Our local “basin of attraction” is the region containing all the galaxies that would contract to a single point, if we were to neglect the dominant expansion. The authors define this region as our home supercluster, Laniakea.
How well do the current methods of measuring the star formation rate of galaxies match then known star formation rate in simulations?
As galaxies evolve they eventually stop forming stars. There are a host of (sometimes violent) processes that can end star formation in galaxies. The authors examine how galaxy mass plays a role in stopping star formation for nearby galaxies.
Stars: steady-burning nuclear flames that pierce the darkness of space. Except when they’re not. The star known as HD 181068 is bright, but it’s no standard candle. On closer inspection, this well-studied system is actually home to three stars locked in a complex cosmic dance.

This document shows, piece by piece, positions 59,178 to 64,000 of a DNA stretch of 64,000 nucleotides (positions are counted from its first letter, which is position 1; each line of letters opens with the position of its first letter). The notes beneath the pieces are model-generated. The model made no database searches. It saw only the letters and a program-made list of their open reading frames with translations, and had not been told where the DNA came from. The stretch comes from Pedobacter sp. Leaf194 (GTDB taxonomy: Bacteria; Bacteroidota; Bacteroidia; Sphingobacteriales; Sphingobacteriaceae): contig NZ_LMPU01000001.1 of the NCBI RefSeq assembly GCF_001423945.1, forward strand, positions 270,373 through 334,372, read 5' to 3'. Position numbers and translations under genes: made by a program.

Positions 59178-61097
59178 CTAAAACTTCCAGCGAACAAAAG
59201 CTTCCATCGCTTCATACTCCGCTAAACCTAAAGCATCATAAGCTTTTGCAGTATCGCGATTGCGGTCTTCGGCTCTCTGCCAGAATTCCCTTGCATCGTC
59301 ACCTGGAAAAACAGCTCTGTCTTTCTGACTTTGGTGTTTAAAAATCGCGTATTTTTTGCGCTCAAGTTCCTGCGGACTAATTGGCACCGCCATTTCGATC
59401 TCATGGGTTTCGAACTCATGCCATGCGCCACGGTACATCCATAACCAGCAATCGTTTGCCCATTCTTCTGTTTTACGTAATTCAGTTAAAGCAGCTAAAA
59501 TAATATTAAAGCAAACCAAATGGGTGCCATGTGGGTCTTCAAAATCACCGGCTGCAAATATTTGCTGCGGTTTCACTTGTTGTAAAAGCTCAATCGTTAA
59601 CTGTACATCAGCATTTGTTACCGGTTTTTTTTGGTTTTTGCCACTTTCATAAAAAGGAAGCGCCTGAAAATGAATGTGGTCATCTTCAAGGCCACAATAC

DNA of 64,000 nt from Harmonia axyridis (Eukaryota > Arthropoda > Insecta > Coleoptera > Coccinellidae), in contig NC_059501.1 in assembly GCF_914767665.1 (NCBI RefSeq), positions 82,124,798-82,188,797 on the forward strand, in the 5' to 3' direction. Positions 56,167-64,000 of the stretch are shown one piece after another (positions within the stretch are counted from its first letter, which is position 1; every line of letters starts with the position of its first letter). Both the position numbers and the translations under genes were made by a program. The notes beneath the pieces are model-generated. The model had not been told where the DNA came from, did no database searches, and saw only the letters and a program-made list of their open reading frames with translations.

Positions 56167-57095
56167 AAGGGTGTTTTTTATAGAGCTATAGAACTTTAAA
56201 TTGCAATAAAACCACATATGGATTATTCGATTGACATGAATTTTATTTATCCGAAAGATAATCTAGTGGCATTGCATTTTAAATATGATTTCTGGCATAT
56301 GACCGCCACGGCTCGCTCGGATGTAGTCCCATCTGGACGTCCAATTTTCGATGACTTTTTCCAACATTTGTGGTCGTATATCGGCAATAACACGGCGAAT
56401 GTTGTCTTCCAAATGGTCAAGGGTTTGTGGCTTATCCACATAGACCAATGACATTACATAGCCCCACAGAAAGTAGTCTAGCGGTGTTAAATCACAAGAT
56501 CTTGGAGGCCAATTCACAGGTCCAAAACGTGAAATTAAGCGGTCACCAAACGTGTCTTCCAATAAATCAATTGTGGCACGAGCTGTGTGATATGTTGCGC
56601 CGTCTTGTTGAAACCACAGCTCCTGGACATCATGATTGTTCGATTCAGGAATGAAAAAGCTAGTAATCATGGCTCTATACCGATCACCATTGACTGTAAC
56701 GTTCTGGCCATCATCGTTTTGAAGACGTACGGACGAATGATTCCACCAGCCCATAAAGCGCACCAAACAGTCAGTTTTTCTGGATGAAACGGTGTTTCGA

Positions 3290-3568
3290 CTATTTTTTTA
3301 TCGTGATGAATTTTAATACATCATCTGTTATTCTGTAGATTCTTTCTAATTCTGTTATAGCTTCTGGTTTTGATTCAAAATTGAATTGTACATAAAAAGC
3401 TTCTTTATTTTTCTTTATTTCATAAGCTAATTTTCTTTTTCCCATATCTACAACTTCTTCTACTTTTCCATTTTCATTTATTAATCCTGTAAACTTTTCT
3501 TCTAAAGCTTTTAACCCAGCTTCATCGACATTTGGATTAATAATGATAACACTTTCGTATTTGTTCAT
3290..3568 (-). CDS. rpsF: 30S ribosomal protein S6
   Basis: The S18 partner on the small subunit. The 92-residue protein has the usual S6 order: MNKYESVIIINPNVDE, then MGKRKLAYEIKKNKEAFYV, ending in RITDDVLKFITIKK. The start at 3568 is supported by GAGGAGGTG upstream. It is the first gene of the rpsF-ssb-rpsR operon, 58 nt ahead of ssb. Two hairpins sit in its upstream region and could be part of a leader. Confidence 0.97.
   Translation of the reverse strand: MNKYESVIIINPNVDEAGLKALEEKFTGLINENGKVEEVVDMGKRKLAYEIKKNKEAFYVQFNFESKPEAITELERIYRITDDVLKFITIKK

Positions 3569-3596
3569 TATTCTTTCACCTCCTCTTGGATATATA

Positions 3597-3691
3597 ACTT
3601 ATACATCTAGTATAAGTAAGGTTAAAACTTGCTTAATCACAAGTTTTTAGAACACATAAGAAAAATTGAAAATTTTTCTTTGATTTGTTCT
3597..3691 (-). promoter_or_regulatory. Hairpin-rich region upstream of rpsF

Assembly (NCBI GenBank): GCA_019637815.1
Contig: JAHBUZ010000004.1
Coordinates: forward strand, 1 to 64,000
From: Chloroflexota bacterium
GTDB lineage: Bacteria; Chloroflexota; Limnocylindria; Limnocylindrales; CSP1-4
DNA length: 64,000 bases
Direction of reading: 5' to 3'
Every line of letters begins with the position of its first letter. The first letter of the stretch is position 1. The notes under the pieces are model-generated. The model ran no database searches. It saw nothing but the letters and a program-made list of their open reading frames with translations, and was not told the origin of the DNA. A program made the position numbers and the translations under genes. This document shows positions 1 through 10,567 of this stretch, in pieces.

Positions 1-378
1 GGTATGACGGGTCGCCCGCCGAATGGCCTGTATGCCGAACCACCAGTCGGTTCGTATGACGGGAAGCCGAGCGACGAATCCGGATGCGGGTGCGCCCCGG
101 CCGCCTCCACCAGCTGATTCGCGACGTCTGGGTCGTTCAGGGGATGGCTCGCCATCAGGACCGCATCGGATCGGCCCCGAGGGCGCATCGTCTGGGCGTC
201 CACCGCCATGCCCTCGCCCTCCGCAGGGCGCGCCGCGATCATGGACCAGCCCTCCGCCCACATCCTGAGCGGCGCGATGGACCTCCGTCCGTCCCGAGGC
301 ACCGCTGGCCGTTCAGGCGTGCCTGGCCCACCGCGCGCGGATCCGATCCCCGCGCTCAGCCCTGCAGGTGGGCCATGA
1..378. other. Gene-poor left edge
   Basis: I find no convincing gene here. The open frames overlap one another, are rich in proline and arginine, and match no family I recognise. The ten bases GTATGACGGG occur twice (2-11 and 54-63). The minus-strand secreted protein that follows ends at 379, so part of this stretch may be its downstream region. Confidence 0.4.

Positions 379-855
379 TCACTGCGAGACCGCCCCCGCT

The authors break in the new Gemini Planet Imager with spectroscopy of the well-studied but not yet well-explained exoplanets HR 8799 c and d.
This wasn’t a week of watching; it was a week of doing.
The distribution of matter in the Universe has much to say about its constituents and evolution. Can the distribution of voids also help us understand the Universe?